June 12, 2020


 As part of AVSI’s series, “Behind the Mask”, meet a veterinarian who is making sure animals like sheep, calves and chicken don’t die during the lockdown

Since the COVID-19 pandemic began, amid many doubts and questions, Jolar Jarjess was certain that being close to people affected by crises is a fundamental principle for effective humanitarian action.

"Our role during a crisis like COVID-19 is not to avoid danger, but to manage it in a way that allows us to assist the affected communities."

Born in Baghdad, but living in Qaraqosh since he was four years old, Jolar Jarjess has a fundamental role in AVSI’s project “A virtuous production cycle to relaunch a city and its economic fabric for IDPs and returnees to the Ninevah Plains,” funded by U.S State Department’s Bureau of Population, Refugees, and Migration (PRM). Jolar has been the primary veterinarian since the beginning of the project, helping local farmers breed calves, sheep, and poultry sustainably.

As part of his job, Jolar identifies farms that may be eligible to join the program. If approved, farms will be refurbished and prepared with the technical specifications needed for the purchase of livestock and fodder. Jolar also coordinates the recruitment of qualified veterinarians to follow-up the production cycles and carry out professional examination before the purchase of animals and food. He is in charge of the treatment programs to be followed by the veterinarians and breeders and accompanies breeders to ensure a successful production cycle.

"It is important that I keep working because calves, sheep, and poultry are exposed to risks of disease and epidemics, which may lead to animal deaths, and expose breeders to a large loss that may damage their businesses," explains Jolar. "As a veterinarian, I develop prevention and treatment plans to control these diseases and train breeders on how to raise animals to achieve the best productivity. Our work is essential for their socio-economic recovery after the huge losses faced due to the invasion of ISIS."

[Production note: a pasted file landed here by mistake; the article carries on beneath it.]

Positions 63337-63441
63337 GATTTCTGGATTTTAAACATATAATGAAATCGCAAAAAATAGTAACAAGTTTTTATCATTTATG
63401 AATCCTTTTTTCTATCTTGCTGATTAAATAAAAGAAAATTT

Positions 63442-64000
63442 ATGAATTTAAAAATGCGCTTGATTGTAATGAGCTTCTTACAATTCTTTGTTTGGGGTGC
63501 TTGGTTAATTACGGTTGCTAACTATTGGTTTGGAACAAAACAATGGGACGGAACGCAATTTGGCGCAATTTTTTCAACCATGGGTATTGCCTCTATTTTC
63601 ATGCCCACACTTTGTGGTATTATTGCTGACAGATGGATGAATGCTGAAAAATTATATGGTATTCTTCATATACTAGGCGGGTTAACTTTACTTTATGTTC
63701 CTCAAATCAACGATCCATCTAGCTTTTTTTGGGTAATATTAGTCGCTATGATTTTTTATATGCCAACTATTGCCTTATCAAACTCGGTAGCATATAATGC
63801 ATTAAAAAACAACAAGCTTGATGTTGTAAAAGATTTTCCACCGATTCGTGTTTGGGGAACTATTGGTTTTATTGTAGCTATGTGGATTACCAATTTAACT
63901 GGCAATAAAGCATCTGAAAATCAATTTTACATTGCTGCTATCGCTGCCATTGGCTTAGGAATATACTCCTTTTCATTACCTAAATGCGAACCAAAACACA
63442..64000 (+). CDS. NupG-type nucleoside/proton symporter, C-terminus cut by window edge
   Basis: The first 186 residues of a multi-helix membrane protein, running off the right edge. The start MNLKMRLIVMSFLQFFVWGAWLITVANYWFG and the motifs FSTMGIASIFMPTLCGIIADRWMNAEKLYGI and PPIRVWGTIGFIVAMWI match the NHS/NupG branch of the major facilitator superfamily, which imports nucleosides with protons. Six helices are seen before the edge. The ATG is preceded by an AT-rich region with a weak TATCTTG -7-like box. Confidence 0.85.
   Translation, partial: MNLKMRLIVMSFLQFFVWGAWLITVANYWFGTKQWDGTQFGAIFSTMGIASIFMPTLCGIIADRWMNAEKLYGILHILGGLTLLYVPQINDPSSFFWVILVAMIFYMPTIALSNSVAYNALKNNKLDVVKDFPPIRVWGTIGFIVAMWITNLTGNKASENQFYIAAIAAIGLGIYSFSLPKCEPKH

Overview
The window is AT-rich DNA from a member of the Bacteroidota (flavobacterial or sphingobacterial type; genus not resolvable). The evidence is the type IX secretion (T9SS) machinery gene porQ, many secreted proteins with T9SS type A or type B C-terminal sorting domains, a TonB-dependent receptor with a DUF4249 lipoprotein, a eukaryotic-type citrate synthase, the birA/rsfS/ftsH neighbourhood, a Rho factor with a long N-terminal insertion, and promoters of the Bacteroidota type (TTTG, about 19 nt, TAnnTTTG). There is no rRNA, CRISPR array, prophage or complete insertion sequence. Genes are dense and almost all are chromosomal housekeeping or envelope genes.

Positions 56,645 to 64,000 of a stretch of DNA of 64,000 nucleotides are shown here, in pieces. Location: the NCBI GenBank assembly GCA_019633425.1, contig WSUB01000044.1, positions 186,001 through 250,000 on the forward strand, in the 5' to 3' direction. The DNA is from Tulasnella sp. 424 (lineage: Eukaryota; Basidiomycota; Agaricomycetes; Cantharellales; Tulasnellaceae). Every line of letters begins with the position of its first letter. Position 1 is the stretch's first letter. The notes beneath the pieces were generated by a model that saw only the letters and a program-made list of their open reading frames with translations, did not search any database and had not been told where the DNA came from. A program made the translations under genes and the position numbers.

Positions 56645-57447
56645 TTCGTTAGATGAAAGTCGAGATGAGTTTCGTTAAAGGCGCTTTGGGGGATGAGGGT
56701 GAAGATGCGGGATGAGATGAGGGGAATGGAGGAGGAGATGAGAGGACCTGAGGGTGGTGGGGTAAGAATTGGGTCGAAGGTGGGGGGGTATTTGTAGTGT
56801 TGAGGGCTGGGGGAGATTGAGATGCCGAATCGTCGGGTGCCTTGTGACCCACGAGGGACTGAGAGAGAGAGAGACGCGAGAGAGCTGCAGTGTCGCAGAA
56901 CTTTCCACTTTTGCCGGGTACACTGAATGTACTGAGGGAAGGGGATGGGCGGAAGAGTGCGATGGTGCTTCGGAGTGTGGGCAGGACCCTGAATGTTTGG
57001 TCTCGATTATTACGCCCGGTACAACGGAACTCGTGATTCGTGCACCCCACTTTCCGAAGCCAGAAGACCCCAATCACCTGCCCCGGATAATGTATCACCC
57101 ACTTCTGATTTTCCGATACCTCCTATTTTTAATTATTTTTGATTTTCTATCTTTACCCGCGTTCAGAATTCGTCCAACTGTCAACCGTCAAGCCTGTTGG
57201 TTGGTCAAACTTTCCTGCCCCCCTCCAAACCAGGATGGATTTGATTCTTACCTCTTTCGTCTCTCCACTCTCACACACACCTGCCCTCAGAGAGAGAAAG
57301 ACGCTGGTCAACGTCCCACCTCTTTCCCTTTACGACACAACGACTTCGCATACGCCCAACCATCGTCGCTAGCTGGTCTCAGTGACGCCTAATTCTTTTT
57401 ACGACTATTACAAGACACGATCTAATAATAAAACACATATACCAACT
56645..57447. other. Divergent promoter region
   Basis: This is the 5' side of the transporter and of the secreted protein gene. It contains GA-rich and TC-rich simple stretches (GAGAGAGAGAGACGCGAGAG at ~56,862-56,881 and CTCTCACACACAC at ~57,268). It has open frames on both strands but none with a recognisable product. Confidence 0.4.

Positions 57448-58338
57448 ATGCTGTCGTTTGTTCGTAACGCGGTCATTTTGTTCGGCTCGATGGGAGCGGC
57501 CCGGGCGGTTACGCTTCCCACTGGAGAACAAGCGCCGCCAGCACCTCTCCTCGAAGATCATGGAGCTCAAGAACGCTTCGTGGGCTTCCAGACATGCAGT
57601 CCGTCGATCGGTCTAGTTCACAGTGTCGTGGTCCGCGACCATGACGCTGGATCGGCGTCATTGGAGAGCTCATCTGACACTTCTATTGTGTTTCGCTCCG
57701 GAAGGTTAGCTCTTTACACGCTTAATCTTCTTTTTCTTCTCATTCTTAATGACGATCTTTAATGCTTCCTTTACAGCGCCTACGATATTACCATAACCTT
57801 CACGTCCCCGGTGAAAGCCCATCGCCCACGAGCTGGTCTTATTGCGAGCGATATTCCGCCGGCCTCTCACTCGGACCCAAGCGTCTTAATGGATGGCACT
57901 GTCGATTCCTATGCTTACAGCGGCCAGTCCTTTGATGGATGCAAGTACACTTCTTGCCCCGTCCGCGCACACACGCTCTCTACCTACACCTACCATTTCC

Although it hasn’t stopped, Jolar’s work has been dramatically affected by the COVID-19 pandemic and the imposition of curfews. To avoid the spread, AVSI Iraq put in place new strategies to follow up with beneficiaries and assure the continuity of activities and secure profitable production cycles essential to the sustainability of the support. Most follow-ups with beneficiaries are done by phone or video call, but Jolar still needs to visit farmers in urgent situations when animals are at risk of dying.

"I certainly hope and aspire to do more so that we can reach all the people who need help,” says Jolar. "I feel delighted when I can help people affected by crises."